Answer: First of all, you should realize that seeds from your current crop may or may not produce similar plants; this would depend on the variety you are growing and whether or not it is an open pollinated variety.
Here's an easy way to save tomato seeds: take a really
ripe tomato, cut it in half, and scoop out the seeds (there will
be a gooey glob surrounding each seed). Don't take any
tomato pulp, just the seeds and the surrounding gelatine-like
material. Then spread a teaspoonful of seeds on an index
card. The gelataneous mass will help them stick to the card.
Keep spreading on cards until you run out of seeds. Lay the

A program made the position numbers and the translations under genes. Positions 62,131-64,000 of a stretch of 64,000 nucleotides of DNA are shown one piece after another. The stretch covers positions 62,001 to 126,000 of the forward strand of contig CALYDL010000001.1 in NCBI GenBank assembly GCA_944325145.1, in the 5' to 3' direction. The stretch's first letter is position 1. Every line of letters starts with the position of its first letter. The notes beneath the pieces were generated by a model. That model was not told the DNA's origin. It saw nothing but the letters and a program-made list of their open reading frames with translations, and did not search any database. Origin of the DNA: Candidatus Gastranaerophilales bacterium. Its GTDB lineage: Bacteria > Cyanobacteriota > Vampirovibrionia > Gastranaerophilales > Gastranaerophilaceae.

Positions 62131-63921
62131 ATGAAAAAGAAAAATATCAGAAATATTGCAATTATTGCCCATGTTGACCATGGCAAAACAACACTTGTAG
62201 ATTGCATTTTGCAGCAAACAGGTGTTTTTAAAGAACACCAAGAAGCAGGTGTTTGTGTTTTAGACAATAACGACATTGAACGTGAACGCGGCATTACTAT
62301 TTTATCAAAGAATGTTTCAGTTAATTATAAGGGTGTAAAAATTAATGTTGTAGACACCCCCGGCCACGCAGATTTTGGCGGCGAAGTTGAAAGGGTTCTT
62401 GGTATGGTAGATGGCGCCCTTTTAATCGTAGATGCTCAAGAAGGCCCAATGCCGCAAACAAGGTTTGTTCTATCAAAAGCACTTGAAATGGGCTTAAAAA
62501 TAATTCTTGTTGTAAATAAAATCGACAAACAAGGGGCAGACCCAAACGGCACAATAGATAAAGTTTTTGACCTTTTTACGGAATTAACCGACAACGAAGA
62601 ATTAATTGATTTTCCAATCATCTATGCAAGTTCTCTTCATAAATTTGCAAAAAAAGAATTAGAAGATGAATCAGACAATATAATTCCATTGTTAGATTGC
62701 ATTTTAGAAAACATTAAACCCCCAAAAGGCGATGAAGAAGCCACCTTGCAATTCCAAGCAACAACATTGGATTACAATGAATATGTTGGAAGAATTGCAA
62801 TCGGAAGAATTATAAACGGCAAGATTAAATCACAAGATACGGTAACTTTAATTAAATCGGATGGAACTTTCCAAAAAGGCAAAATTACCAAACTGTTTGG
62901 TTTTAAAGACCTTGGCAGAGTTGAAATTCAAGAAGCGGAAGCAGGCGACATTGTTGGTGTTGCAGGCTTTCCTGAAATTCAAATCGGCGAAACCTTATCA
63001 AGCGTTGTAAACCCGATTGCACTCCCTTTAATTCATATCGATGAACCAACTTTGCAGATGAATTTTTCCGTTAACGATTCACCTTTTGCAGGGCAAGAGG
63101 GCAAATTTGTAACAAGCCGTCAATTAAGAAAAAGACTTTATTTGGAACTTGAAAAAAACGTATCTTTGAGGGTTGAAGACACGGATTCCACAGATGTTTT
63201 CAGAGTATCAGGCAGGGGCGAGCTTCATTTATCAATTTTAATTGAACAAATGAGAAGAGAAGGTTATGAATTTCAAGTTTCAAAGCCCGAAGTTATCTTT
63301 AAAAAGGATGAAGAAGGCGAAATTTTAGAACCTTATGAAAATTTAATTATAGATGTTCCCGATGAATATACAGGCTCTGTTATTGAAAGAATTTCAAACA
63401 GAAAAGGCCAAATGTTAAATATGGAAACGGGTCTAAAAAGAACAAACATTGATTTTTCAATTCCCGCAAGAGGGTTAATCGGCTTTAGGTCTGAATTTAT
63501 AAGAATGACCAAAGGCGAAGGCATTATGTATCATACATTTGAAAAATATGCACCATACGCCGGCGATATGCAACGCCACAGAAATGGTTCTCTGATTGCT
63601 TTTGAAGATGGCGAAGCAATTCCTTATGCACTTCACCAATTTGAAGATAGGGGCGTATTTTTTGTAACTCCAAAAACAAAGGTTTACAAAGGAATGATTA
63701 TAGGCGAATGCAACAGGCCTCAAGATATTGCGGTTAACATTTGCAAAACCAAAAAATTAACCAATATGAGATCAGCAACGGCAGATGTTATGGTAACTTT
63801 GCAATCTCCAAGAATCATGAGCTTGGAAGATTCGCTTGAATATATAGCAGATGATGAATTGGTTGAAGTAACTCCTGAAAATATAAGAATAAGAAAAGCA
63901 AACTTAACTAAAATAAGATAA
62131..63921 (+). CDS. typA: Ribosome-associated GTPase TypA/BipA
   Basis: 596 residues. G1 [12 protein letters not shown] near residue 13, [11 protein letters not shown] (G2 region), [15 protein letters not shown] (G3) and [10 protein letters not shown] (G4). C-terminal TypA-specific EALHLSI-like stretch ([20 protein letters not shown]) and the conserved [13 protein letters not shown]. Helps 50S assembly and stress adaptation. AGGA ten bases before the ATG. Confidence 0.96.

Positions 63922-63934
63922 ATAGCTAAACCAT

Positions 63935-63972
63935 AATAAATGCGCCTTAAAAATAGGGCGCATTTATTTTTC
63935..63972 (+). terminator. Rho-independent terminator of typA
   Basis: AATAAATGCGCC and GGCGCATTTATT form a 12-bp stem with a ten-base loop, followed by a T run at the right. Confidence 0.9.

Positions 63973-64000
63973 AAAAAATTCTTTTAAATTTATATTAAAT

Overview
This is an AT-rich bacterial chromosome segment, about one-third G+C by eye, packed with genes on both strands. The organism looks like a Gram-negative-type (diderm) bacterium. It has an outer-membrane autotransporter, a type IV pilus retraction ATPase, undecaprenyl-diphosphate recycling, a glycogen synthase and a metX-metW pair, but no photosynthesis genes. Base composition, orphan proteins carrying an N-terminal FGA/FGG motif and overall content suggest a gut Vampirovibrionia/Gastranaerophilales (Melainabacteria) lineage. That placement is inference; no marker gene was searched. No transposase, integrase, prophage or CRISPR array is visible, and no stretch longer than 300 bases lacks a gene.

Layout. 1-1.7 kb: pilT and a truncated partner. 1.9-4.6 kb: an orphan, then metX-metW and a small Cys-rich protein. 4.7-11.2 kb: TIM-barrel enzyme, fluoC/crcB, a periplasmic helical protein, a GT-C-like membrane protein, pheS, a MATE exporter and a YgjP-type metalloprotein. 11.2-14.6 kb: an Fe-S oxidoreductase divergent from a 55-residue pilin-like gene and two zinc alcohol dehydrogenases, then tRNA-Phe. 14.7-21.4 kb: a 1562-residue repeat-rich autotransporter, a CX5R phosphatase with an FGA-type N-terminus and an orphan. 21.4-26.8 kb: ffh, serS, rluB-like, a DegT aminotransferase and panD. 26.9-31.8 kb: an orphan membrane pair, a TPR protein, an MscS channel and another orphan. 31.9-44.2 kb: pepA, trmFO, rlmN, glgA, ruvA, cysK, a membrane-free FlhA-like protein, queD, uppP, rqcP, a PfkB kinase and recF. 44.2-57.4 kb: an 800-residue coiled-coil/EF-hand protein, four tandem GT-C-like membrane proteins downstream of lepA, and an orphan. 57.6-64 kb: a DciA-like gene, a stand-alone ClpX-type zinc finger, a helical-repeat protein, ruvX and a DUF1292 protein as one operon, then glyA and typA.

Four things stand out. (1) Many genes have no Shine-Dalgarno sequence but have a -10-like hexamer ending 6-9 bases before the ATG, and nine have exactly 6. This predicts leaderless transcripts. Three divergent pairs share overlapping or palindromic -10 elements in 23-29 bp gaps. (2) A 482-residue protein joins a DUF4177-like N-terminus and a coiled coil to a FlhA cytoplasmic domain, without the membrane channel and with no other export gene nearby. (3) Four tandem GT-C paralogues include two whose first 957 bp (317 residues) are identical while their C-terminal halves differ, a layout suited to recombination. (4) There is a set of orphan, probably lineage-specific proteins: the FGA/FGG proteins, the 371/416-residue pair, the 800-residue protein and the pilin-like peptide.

cards out on a table or counter until the seeds dry. (They'll
stick like glue to the cards!) Once you're sure the seeds are
thoroughly dry (peel one off the card to make sure), then
put all the cards in a jar with a tight fitting lid or zipper plastic bag, close it tight,
and store it in a cool, dark location ( a refrigerator works well). Next spring your seeds
will be ready to plant.
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